Really? It’s My Job To Teach Technology?

Really? It’s My Job To Teach Technology?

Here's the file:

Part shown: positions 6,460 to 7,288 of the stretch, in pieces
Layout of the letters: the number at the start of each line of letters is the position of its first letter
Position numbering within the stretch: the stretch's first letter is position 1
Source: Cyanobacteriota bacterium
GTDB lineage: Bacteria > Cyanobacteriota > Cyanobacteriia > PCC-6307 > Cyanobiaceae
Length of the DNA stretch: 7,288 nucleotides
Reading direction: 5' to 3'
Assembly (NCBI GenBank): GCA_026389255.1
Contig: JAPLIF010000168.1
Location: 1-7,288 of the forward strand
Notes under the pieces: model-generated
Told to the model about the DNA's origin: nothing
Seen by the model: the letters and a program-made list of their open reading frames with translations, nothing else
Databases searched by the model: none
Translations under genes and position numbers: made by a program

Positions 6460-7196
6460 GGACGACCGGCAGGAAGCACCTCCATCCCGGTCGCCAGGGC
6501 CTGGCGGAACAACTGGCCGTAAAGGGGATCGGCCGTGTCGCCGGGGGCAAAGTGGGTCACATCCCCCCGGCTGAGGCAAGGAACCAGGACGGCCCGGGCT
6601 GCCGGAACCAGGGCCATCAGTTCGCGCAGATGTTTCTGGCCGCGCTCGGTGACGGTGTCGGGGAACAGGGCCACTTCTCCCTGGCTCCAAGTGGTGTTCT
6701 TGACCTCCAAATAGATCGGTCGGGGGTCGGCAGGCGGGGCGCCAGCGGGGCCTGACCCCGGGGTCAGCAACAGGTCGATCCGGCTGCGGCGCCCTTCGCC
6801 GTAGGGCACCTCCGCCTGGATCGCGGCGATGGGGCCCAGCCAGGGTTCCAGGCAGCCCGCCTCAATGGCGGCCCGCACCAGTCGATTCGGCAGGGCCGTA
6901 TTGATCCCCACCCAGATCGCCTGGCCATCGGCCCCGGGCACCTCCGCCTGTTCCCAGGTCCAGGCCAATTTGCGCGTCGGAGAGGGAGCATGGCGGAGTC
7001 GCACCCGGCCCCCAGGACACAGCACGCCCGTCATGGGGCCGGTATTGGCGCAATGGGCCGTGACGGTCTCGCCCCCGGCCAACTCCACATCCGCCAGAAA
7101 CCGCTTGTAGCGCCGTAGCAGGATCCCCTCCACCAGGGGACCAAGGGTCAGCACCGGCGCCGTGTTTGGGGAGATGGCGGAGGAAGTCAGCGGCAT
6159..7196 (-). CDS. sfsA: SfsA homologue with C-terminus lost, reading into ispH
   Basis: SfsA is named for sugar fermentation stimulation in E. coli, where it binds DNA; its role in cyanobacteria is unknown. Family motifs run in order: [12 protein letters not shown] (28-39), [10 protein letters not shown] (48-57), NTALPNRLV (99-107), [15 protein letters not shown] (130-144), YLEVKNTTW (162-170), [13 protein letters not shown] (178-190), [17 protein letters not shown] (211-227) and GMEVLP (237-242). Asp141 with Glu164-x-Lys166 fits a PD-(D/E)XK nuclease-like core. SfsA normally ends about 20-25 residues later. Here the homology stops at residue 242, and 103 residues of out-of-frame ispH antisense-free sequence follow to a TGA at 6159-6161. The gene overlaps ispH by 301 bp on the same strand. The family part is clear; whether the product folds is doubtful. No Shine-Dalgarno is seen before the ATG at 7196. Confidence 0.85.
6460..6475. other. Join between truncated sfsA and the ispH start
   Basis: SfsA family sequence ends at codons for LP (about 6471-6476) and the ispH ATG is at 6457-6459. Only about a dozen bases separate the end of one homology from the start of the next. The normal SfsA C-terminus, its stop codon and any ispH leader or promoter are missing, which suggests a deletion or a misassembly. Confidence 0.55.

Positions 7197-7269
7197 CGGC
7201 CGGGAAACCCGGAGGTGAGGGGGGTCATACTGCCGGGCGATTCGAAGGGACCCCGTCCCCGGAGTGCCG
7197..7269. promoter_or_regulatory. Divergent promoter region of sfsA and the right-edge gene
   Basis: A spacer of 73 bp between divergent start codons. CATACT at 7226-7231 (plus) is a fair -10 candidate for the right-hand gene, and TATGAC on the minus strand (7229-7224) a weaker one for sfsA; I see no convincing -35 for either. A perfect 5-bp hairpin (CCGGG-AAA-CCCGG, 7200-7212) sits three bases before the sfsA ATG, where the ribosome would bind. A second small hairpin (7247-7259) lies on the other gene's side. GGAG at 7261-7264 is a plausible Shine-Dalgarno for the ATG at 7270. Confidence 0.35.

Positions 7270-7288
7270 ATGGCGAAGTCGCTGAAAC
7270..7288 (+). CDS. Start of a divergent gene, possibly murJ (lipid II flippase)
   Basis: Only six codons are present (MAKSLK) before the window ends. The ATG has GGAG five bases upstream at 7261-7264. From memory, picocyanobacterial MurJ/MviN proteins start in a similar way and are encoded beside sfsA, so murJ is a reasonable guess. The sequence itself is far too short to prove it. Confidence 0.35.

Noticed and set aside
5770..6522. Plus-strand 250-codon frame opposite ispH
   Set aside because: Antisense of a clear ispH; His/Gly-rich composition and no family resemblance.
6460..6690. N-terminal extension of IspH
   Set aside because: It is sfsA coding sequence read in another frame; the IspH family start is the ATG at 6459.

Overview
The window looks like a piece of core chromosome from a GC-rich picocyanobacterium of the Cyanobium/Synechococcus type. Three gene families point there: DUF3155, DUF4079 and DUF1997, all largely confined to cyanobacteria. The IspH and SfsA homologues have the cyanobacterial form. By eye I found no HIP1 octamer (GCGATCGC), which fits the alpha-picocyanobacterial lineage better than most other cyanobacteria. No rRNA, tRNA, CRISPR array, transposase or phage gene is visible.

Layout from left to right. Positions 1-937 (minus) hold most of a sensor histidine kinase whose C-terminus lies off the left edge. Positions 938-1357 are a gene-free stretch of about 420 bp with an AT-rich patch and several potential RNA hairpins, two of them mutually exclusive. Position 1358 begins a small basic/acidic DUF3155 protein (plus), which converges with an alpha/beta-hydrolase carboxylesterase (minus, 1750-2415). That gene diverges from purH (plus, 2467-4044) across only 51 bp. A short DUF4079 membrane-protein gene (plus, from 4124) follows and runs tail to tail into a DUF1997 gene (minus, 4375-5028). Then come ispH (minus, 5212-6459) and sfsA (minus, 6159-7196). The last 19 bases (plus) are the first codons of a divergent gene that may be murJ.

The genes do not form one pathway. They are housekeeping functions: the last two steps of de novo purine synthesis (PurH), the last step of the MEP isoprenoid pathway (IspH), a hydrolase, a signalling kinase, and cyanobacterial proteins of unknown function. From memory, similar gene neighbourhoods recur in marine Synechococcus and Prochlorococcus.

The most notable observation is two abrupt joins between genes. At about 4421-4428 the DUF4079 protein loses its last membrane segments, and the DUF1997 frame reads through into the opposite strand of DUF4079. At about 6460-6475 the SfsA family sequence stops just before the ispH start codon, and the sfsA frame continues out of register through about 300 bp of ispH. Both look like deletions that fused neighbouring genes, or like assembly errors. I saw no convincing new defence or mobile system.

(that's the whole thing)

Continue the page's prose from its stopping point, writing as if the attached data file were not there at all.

Andrew Vicars, one of our COETAIL participants, wrote a blog post that I was going to leave a comment on but then it got to a point where it needed its own blog post as it’s a conversation that continues to be talked about. It’s a conversation with many different points of view and so I thought I would add mine to the mix. You’ll want to read Andrew’s blog post first to get the context of what he’s talking about, but I’m going to answer the questions he’s asking around technology integration here. 1. Wouldn’t it be great if every student had a computer skills class so that teachers could be provided with a list of skills and software that the students are all able to use. But for this to work students would all have to take this class at the start of the year. How long would this class have to run for?   Would students remember what they learnt six months later when they are asked to apply it? And this is exaclty why technology as a class does not work. We can not teach everything “just in time” so we end up teaching everything “just in case” and then we teach kids things they might never use or teach them things that they won’t use until the end of the year. In the end, teaching skills out of context doesn’t work. 2. Individual classroom teachers should integrate technology skills and software competence into their units. Does this extra teaching come at the expense of content? Is this a reasonable expectation for teachers.  Should a social studies teacher be able to teach technology skills? Yes to all of the above. First off, I like that Andrew calls technology a skill as that is a mindset that needs to change. Most teachers don’t see teaching technology as a skill but rather a “program”. If we view technology as a skill, then we can look at the skill students are learning through the use of technology. Let’s take a look at Blooom’s Taxonomy of Higher Order Thinking Skills. I have created this image and flipped the usual triangle because what we really want is students to spend more time in the Create area than the Remember area. Actually Create should be the foundation for learning not Remember….Remember should come last in that “Oh do you remember when...

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